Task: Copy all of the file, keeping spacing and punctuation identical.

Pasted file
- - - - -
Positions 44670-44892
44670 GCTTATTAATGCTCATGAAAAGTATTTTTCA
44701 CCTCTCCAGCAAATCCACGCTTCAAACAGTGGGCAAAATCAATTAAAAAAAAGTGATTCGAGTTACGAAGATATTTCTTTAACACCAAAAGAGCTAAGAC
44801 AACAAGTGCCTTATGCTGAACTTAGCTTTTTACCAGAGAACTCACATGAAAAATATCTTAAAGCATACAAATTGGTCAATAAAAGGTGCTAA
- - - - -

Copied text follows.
Positions 44670-44892
44670 GCTTATTAATGCTCATGAAAAGTATTTTTCA
44701 CCTCTCCAGCAAATCCACGCTTCAAACAGTGGGCAAAATCAATTAAAAAAAAGTGATTCGAGTTACGAAGATATTTCTTTAACACCAAAAGAGCTAAGAC
44801 AACAAGTGCCTTATGCTGAACTTAGCTTTTTACCAGAGAACTCACATGAAAAATATCTTAAAGCATACAAATTGGTCAATAAAAGGTGCTAA